Why Pakistani universities need to offer more than just social sciences and BBA

Published: August 5, 2015

The subject areas need to be broadened if we want to see Pakistan grow in today’s competitive world.

It seems quite obvious that most Pakistani universities and colleges tend to offer a handful of majors including social sciences, medicine, business administration, law, finance and accounting, and media sciences. But as students, do all our ambitions simply fit in these six categories? Well, the answer is, no.

Many US, Canadian, UK and even Asian universities have hundreds of majors to offer to its undergraduate and graduate students, ranging from art history, Arabic studies, theatre, Asian studies, literature, communication studies and the list goes on. Even if these majors were to be offered to Pakistani students, the chances of them getting jobs related to their fields is highly unlikely.

I had the misfortune of witnessing a few cases myself where many students who had majored in industrial psychology from abroad didn’t find jobs related to their field, as there is no concept of industrial psychology in Pakistan.

The sad part, however, is that the O’ and A’ level system in Pakistan has laid greater emphasis on Islamiyat, Pakistan studies and Urdu but the broader subjects i.e., world history and linguistics are absent from the curriculum. The Cambridge system seems highly bureaucratic, given its limitations. Instead of updating the syllabus, the system leaves no room for amendments.

However, our universities’ prospectus simply revolves around these six majors that shape our careers, which we did not possibly choose for ourselves. It is mainly because we have no other option but to opt for either social sciences or BBA. The choices are so limited that the students have to select their future careers from these majors. This only bounds their ability to think outside the box. It is all about being a doctor or an engineer in Pakistan. But where is the window of opportunity for students?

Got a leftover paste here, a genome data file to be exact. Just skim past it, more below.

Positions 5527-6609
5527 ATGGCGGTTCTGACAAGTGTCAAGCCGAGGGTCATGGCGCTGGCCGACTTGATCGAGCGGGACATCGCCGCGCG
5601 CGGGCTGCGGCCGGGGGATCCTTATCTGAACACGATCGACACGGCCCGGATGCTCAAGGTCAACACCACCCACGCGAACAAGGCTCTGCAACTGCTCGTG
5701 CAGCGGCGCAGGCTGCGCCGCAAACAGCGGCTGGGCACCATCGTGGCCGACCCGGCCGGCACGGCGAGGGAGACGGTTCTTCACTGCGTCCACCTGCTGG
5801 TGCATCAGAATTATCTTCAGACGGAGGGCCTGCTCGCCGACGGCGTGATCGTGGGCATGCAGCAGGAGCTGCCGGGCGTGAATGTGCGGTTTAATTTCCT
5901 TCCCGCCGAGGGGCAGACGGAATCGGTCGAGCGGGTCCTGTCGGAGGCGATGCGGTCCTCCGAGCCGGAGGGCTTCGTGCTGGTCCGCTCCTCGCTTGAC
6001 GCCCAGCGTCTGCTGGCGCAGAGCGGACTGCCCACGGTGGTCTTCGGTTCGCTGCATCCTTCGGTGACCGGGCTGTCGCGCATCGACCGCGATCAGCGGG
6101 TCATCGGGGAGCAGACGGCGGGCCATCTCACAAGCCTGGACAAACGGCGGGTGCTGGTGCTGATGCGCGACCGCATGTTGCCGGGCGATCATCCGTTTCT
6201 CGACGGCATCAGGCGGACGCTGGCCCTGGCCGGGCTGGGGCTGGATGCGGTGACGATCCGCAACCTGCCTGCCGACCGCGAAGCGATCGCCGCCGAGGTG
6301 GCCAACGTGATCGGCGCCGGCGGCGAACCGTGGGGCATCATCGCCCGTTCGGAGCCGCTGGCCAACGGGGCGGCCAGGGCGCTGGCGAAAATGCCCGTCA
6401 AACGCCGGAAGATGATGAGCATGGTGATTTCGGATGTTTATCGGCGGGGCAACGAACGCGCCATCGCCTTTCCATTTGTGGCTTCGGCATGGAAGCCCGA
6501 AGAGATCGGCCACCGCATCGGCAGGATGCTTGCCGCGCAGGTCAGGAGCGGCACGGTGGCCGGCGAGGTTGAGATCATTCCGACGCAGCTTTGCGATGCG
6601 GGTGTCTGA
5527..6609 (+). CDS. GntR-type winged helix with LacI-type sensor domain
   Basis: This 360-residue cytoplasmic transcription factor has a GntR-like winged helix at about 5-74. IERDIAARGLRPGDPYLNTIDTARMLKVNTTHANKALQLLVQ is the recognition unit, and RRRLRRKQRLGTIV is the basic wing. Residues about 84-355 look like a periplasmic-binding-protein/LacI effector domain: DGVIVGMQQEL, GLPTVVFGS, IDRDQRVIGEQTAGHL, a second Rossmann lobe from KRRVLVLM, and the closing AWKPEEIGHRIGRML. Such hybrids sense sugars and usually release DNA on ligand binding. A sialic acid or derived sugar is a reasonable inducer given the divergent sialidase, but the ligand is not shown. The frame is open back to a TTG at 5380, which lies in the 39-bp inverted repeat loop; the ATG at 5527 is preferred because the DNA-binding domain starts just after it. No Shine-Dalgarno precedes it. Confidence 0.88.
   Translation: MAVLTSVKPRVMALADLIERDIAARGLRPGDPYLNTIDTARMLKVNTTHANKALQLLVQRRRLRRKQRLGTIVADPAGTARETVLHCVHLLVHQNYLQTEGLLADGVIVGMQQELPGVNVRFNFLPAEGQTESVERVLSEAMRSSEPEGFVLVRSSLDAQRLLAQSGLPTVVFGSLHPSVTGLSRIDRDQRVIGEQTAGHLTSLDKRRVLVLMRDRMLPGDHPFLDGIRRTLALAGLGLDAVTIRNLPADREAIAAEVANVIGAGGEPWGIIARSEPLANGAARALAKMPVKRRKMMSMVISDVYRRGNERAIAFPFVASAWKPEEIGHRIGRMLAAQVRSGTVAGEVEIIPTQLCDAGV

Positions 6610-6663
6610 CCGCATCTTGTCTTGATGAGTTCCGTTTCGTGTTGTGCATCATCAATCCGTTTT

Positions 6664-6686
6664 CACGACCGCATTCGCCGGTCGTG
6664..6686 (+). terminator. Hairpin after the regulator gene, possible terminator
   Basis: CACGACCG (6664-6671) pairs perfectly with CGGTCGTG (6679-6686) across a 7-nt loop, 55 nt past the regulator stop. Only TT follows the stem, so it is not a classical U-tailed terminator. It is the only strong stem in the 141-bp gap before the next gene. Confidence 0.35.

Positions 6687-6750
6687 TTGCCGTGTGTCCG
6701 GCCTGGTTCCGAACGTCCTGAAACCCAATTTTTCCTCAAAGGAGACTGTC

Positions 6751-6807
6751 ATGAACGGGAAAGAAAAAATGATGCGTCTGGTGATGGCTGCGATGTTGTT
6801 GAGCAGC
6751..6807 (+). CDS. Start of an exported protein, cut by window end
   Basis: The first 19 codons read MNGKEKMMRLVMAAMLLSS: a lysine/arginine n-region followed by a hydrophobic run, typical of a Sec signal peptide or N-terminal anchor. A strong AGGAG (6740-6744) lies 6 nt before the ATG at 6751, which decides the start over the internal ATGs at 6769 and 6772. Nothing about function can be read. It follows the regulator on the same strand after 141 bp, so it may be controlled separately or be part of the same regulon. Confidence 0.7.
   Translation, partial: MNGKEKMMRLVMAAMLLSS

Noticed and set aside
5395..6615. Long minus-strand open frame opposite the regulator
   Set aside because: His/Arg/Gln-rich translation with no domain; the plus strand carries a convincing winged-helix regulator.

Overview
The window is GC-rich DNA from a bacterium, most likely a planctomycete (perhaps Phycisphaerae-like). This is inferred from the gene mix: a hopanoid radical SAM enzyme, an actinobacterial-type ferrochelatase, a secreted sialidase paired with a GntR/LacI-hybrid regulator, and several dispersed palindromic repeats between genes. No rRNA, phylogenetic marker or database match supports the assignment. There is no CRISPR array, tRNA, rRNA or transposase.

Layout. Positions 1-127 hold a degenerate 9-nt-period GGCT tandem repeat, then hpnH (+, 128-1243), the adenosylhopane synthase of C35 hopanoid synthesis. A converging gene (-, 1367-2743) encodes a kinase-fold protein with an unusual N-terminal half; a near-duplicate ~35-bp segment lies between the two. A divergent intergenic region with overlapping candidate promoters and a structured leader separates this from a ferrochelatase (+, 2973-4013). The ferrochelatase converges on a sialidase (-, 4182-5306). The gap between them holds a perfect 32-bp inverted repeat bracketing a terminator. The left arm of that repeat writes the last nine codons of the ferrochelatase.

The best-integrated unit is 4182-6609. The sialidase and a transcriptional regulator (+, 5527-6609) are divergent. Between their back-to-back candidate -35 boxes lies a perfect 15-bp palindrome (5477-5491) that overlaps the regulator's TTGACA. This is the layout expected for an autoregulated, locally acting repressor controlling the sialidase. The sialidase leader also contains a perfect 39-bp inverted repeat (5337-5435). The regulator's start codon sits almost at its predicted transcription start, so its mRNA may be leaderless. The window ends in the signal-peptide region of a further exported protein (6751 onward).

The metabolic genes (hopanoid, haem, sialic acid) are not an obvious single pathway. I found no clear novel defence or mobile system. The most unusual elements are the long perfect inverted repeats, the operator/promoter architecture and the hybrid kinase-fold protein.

Shouldn’t there be diversification in career-oriented fields?

I for one believe that our universities should amend their curriculum and bring in new majors that could accommodate every ambitious student.

Many of my friends wanted to pursue their careers in literature and biochemistry but sadly, none of the local universities they applied for offered these majors. Moreover, very few universities in Pakistan have English as a major, which is funny, considering that it is taught in almost every school of Pakistan. However, in the end, when aspiring writers emerge out of the blue, they have to give up their dreams and choose a different field for themselves.

Furthermore, most universities take a standardised entry test with a rather illogical format – Multiple Choice Questions (MCQs). I wonder why MCQs are given in any entry test. Why can’t our tests be theory-based? In the end, it all boils down to how good a person writes. If all the entry tests are based on MCQs, barring the field of medicine, it will only limit a student’s ability to reason, and the same old ‘ratta’ system would most likely prevail.

Our education system might be progressing on a steady pace; however, the subject areas need to be broadened if we want to see Pakistan grow in today’s competitive world. Additionally, take any educated student from Australia or Canada and put them against a Pakistani student. I am sure you would witness a drastic difference between their intellectual ability.

Why, you ask? It is mainly because countries such as the US, Australia, UK and Canada not only have a wide range of subject areas to offer but they also encourage students to take part in extracurricular activities, and not those activities that are defined in our books. They have performing arts, international debating competitions, and sports ranging from ice hockey to swimming. These factors build characters and confidence in students and that is what we, as a nation really need in our education system.